It was really just trying to find any position that I could. This was an independent league baseball team that not many people knew about. I was really trying to get any position I could and minor league baseball seemed like an ideal place to try a little bit of everything. The position encapsulated multiple departments. We were calling people trying to sell tickets, we worked in the box office during game day, we worked in the kid’s zone seeing how fast they could throw a fastball, and we were dancing on top of the dugouts during the 8th inning firing up the crowd. It was good to be part of a non-professional sports company to see how much really goes in to it and how much you have to sacrifice to get to where you want to go.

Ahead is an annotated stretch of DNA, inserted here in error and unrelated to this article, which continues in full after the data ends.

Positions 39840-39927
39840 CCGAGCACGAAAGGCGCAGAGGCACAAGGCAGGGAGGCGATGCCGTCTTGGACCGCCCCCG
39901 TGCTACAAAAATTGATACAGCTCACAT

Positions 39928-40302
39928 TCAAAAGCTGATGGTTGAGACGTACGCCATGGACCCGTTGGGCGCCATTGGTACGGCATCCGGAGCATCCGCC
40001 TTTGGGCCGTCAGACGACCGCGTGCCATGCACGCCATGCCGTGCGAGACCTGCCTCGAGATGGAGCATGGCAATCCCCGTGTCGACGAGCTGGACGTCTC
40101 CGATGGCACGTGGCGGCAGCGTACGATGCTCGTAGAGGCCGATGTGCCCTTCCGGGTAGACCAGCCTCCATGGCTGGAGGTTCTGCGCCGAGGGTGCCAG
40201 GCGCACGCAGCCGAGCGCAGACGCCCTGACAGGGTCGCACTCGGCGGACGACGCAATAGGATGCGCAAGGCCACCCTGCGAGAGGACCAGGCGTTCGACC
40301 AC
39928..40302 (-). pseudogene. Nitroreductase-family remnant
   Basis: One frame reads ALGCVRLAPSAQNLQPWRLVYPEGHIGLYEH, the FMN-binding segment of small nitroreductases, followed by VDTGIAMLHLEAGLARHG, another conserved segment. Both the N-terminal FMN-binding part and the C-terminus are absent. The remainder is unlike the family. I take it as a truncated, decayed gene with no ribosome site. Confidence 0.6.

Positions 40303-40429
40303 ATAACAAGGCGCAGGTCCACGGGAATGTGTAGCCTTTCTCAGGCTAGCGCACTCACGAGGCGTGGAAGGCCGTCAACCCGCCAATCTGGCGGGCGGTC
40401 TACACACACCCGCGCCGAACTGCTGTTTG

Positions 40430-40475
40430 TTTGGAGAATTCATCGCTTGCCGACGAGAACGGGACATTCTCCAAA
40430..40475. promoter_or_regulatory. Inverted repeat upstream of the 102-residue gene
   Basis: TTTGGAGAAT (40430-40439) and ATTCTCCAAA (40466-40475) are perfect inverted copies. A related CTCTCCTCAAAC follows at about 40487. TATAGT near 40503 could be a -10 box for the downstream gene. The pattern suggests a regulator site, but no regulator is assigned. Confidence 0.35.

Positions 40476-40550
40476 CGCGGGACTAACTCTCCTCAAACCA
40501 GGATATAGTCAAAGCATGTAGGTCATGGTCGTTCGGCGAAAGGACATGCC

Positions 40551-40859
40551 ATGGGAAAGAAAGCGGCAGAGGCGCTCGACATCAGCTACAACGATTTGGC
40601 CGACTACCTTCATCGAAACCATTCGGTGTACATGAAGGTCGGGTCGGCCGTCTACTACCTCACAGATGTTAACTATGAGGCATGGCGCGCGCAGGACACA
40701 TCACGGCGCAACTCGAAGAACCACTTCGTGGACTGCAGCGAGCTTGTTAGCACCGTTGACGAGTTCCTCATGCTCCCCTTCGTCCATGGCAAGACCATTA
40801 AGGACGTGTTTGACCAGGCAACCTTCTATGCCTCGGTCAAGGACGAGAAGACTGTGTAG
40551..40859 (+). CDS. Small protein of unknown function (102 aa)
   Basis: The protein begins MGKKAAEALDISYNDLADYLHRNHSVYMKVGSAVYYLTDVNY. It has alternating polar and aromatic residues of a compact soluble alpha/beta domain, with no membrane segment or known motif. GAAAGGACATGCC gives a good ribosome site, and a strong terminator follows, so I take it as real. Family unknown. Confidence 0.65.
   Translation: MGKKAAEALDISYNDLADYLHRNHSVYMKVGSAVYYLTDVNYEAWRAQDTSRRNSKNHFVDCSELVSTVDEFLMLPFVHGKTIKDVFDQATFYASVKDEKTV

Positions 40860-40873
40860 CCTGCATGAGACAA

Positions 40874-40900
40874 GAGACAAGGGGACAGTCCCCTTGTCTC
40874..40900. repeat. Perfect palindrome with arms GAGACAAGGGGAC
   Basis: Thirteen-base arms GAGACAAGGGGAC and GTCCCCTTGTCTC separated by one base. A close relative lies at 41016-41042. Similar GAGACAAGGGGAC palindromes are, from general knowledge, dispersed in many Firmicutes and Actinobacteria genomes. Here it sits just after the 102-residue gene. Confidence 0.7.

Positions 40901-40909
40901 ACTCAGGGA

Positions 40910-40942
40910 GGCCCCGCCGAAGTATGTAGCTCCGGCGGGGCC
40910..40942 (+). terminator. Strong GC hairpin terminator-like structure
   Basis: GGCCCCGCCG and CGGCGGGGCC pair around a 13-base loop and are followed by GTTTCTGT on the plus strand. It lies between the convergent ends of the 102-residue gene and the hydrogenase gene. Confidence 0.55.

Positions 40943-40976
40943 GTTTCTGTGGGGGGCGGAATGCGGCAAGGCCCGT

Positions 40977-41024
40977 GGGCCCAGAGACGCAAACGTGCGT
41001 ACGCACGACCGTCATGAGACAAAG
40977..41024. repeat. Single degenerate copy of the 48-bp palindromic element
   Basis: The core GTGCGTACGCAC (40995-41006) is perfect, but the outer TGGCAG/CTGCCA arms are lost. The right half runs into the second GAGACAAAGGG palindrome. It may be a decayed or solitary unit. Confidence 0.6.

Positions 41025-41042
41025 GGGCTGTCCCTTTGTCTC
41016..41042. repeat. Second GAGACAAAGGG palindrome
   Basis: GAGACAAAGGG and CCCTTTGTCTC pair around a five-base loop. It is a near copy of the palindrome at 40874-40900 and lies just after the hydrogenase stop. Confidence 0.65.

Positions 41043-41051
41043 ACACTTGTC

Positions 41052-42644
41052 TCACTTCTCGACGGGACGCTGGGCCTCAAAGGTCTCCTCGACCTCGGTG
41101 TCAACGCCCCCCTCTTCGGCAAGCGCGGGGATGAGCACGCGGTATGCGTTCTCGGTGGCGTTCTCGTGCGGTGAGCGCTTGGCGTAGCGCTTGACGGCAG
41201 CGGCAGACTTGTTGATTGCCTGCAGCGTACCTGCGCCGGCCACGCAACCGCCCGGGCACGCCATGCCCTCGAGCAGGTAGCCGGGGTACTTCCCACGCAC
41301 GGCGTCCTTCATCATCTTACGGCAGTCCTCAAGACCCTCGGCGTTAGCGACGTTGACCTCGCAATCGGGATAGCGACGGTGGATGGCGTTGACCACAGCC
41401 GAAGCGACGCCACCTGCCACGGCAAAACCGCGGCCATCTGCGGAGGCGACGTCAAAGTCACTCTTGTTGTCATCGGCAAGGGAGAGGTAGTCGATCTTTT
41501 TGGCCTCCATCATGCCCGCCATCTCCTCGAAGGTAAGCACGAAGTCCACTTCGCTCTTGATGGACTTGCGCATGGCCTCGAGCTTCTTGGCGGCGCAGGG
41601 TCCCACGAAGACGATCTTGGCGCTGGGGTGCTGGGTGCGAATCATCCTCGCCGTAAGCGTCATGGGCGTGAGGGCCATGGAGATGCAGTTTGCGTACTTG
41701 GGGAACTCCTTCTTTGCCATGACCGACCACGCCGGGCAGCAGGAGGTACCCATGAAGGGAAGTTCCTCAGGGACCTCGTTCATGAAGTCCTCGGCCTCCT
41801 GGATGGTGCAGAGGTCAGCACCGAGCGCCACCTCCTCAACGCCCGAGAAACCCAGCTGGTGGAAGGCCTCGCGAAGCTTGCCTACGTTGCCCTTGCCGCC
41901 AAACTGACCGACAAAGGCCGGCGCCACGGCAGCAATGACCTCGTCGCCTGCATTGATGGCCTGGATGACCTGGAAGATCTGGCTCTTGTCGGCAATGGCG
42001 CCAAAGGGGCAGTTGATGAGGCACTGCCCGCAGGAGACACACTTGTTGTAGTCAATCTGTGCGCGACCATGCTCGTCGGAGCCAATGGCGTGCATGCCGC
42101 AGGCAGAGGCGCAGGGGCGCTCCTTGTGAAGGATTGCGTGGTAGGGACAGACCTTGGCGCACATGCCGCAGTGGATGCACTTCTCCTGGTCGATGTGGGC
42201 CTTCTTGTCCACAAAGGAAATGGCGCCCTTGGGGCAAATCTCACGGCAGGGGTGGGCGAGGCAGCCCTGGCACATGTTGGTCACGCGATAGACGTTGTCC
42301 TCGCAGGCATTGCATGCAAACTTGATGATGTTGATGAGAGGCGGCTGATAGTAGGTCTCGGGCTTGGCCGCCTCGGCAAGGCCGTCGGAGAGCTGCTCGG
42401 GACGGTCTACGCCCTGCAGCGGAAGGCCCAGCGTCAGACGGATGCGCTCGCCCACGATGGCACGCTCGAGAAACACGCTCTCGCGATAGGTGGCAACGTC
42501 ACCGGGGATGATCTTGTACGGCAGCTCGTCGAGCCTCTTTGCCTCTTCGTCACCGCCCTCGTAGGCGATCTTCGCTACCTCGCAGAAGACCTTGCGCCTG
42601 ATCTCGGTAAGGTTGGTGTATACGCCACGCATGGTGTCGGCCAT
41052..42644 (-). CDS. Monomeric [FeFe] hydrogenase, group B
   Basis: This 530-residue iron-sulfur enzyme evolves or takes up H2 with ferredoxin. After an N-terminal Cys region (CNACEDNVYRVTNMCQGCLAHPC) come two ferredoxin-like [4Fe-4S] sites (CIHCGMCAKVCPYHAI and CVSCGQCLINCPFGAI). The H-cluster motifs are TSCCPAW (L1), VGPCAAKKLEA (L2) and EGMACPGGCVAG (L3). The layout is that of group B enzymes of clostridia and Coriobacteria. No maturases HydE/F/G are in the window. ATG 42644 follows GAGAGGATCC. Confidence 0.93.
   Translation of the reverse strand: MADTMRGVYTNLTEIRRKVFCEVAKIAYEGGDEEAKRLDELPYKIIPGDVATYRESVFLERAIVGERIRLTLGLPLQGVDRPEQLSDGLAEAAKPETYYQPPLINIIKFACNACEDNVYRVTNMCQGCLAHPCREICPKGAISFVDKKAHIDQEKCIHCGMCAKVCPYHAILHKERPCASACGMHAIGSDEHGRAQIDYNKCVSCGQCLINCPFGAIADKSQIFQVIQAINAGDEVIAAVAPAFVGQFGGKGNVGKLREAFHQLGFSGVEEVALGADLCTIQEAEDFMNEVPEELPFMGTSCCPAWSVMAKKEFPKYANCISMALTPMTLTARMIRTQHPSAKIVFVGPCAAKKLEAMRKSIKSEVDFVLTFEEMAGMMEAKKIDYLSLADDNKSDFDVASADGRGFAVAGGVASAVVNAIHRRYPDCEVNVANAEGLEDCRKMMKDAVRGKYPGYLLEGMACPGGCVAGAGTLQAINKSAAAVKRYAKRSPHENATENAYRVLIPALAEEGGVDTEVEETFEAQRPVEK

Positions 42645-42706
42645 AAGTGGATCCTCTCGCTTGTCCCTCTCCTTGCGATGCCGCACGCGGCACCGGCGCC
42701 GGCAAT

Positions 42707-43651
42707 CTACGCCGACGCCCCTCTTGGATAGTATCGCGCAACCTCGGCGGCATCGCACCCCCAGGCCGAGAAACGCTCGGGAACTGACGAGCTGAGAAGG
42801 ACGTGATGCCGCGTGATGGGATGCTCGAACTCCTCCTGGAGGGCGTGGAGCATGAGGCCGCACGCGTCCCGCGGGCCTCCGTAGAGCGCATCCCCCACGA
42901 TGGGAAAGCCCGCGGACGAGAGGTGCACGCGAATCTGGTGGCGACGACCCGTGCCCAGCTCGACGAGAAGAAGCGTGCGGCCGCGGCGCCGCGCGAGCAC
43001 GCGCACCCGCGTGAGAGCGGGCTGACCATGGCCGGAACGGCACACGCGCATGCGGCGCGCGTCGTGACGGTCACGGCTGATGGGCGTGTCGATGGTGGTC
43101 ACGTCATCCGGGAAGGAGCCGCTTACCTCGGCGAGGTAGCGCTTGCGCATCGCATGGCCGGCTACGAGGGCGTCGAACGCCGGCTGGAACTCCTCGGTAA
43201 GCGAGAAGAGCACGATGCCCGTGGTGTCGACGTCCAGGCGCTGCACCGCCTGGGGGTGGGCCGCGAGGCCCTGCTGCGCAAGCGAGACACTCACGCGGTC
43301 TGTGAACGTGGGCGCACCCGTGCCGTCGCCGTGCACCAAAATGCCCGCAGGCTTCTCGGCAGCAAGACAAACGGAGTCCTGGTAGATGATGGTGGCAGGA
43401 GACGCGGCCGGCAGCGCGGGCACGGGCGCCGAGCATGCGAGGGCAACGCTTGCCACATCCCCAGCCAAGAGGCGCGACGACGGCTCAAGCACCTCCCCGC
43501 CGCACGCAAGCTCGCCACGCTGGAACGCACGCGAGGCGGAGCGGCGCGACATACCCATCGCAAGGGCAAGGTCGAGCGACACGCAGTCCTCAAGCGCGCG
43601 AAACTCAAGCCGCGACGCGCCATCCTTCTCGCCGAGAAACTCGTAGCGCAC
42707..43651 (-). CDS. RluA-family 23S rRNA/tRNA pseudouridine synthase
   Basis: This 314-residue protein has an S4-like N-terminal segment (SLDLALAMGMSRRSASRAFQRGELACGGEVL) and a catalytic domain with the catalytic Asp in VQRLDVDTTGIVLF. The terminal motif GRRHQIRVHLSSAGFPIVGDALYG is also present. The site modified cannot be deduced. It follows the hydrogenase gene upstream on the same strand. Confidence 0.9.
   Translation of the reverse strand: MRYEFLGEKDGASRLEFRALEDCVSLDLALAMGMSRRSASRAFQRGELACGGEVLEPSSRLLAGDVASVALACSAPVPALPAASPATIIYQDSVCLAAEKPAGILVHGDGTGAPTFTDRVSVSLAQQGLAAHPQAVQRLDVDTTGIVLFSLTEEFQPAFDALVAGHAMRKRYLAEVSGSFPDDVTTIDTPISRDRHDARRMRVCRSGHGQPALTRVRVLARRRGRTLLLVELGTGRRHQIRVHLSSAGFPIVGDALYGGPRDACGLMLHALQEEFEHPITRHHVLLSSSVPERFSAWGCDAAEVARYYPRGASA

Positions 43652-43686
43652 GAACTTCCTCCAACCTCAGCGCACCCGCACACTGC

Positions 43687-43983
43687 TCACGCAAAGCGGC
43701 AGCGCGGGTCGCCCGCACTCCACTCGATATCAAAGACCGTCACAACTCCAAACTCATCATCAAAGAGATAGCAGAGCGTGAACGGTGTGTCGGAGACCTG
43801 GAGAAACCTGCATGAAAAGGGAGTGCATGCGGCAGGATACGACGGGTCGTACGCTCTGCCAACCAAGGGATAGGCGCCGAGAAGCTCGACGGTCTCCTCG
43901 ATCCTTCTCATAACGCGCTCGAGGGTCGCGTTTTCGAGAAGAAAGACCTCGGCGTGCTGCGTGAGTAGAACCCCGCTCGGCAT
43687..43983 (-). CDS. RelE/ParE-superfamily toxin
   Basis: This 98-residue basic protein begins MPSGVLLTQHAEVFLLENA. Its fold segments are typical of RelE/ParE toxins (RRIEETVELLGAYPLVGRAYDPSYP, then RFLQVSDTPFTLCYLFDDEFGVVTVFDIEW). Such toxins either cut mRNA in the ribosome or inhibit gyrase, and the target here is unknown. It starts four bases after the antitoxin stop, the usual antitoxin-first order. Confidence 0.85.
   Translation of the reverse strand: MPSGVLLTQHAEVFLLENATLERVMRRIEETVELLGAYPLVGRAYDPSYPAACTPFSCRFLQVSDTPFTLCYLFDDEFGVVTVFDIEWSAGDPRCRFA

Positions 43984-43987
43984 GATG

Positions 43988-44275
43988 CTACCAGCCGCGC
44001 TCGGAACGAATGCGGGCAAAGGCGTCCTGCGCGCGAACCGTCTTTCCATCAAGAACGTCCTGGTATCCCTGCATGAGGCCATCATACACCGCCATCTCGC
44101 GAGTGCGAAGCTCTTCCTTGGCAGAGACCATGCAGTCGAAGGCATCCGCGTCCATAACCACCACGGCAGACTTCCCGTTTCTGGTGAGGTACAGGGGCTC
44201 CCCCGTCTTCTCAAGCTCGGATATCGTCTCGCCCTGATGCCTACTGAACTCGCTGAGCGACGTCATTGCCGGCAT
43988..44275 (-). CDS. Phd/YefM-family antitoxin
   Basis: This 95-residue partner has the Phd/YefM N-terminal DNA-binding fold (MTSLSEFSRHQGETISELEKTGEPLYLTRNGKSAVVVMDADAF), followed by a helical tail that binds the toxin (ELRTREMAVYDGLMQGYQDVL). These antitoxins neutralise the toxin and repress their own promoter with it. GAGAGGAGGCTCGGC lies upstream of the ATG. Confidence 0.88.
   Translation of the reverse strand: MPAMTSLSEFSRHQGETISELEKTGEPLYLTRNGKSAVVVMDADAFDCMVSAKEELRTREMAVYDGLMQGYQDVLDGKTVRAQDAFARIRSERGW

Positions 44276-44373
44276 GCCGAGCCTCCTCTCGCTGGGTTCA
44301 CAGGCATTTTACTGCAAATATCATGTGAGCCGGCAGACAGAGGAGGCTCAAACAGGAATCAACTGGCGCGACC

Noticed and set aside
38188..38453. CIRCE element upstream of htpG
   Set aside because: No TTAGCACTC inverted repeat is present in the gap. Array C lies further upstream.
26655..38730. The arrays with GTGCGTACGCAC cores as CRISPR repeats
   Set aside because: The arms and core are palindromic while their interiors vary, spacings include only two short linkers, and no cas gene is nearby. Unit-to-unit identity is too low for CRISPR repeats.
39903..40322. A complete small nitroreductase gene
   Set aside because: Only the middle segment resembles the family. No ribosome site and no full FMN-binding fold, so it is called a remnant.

You held an internship in Marketing at Advanced Soccer Media. You ended up latching on full-time with ASM as a Marketing Manager. How were you able to make the move from intern to full-time?

It was a small company. There were about 12 people. There was only one other full-time marketing person so it really gave me a lot of room as an intern to work as hard as I wanted to. I was unpaid working 40 hours a week even though I wasn’t asked to work 9–5. I thought it would be a really good chance to show how much I wanted it and show how much I could do even though I wasn’t getting paid for it. It was tough for a while because I was also working at a bar until 2 in the morning to pay the bills and going to grad school on top of all of it. Eventually, I got hired to be the company’s marketing manager full-time so it paid off.

You continued to climb the sports ladder up to FOX Soccer as the Marketing Coordinator for a year and a half before moving FOX Sports 1 to be the Digital Marketing Coordinator for another year. What was your experience like? What has made you successful early in your career?